Burrell and Morgan, 1979) as being part of the sociology (and perhaps the economy) of preservation, and thus antithetical to radical change. In the sense that management control is concerned with forms of stability this might be so, but the pursuit of efficiency has led to radical, and often unwelcome, change for many people, and control techniques have been used to promote quite radical social changes. Whilst some of the more radical theorists have examined this issue it, perhaps, remains somewhat under researched. Laughlin and Lowe (1990) using the framework of Burrell and Morgan (1979) along with Scott’s framework to review accounting research and demonstrate the diversity of approaches available argued that only the open systems approaches were beginning to move away from the functionalist orientation. Given our argument as to the paucity of open systems research, similar claims can be made for the need to extend the theoretical and methodological boundaries of management control research.2 The review shows that accounting still acts as an important element of management control. Whilst there have been developments in control in associated areas (such as Management Information Systems (MIS), human relations, operations research) these disciplines have been less inclined to see themselves as offering themselves as vehicles for integration of the diversity of organizational life than has accounting. Accounting is still seen as a pre-eminent technology by which to integrate diverse activities from strategy to operations and with which to render accountability. There is a sense in which the reduction of values to accounting measurements can contribute to management control sliding into the merely technical. Such a tendency is reinforced by the very constructs of the management information system and of information management which accounting uses. The ubiquity of computers, data capture, high-speed software, electronic data interchange and open access has changed the speed of data flow without yet having had great impact on either management control research or practice. Yet the topic of management control holds the promise of providing a powerful integrating idea to provide a very practical focus to concepts developed in other disciplines if it is not wholly accounting focused. Mills (1970) thoughts about the role of management control as an integrative teaching device also appear to apply with some force to its role as an integrative research framework for an important part of management studies. With this in mind we move to the final section.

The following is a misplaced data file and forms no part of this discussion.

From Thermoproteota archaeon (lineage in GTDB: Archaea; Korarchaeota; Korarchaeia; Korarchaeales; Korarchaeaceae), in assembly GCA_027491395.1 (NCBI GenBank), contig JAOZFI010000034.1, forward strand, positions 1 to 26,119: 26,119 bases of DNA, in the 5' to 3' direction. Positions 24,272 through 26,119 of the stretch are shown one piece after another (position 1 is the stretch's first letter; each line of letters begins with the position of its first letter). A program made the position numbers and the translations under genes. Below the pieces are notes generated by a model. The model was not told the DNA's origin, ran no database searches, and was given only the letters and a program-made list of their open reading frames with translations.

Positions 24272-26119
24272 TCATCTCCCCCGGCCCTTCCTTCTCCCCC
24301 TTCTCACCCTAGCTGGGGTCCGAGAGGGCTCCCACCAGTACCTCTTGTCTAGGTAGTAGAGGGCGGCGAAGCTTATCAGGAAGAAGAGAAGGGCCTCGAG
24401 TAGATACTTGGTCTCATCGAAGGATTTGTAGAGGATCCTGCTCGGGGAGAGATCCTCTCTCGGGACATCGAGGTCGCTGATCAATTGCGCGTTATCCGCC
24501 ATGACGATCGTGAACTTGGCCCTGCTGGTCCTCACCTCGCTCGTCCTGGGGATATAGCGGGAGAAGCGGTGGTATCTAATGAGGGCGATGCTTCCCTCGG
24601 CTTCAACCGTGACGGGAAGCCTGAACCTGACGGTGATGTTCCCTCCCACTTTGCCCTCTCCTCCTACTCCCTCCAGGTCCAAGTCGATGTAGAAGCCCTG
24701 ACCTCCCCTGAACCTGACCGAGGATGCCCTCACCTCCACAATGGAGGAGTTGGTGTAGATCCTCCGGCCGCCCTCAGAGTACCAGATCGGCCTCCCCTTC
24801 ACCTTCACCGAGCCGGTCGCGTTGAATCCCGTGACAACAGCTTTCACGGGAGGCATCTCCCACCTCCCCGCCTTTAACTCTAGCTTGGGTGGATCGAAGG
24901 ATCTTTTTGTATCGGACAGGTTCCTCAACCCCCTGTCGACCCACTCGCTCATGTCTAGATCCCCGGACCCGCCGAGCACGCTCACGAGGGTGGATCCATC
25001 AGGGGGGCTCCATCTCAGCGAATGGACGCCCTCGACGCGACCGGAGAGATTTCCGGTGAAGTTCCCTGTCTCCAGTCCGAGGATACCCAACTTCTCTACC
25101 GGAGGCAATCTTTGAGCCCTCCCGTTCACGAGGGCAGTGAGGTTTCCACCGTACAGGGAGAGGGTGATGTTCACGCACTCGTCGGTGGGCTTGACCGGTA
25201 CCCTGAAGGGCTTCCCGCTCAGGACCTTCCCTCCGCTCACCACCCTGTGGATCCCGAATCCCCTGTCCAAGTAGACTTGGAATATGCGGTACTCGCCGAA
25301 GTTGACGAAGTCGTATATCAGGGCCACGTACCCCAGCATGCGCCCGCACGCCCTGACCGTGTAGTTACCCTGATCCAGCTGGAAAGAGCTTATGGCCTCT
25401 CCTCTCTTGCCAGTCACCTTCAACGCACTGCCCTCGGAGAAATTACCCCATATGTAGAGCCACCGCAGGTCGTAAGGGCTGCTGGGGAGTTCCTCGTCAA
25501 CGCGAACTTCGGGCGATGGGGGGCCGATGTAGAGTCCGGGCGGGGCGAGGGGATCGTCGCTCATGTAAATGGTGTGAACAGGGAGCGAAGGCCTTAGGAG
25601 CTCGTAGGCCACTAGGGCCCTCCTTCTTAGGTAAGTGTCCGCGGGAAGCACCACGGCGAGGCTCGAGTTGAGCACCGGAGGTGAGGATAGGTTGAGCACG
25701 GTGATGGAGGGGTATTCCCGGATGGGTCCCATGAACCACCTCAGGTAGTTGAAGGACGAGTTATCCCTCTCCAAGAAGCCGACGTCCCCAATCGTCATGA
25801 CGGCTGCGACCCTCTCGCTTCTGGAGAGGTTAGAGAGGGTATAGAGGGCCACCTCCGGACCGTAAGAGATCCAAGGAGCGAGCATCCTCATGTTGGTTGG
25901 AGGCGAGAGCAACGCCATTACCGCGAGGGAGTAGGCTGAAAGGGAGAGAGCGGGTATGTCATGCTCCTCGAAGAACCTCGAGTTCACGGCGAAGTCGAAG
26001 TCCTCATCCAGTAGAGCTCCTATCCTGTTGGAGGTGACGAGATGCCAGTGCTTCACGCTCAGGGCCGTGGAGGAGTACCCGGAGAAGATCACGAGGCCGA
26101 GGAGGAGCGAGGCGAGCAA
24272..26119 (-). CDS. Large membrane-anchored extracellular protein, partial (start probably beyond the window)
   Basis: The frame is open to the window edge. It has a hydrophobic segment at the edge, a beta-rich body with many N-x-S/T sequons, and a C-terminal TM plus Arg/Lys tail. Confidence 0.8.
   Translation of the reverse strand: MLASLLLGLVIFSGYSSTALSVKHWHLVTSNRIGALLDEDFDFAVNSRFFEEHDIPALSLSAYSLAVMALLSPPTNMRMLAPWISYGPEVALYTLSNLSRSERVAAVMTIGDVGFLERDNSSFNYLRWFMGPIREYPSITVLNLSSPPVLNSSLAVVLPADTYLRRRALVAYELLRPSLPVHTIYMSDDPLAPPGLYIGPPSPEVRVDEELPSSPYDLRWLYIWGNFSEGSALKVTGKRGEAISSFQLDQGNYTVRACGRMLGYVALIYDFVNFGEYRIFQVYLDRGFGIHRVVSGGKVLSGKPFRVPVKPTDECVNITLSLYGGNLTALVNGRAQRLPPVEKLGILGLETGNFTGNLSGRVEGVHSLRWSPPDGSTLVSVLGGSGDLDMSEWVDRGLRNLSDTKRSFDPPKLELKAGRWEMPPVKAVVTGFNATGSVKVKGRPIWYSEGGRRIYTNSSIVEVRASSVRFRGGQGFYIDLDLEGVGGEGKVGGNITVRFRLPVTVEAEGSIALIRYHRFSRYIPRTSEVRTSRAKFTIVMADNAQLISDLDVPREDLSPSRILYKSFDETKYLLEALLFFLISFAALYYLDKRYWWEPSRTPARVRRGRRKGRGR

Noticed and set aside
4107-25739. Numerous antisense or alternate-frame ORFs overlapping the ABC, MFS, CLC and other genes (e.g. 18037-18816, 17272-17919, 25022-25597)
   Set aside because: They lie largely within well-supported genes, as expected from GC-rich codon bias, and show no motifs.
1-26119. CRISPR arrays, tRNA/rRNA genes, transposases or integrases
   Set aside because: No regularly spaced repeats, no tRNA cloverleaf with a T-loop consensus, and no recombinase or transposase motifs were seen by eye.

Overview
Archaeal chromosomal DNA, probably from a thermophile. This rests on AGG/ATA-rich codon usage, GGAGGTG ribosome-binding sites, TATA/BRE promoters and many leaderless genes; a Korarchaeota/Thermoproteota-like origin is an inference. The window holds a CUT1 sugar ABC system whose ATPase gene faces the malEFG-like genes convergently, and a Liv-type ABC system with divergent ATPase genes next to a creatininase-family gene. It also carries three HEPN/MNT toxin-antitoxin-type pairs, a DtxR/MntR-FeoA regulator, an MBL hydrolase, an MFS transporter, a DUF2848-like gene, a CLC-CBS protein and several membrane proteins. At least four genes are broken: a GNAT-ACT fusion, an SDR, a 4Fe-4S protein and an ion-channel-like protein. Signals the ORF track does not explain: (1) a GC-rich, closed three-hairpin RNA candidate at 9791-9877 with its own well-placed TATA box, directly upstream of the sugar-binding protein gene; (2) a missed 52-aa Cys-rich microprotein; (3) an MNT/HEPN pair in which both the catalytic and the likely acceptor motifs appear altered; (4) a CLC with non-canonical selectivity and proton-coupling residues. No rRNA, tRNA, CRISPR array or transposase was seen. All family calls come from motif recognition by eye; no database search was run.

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Themes for future development Here, we suggest some lines of enquiry which we believe it would be fruitful to pursue in developing research in management control. These are our own views, and we acknowledge we come to these issues from our own particular history and perspectives, thus running the risk of being both biased and incomplete. However, we believe they cover a wide-ranging agenda of important issues from both a practical and theoretical perspective. This prospective part of the paper flows from the retrospective review and is in two sub-sections. The first sub-section considers that the nature of the current environment and the needs this engenders are significantly different from those that determined and yet developed the earlier control approaches. The second sub-section considers the possibilities which could be available in the context of a broadening of the theoretical and methodological approaches adopted in research in the area.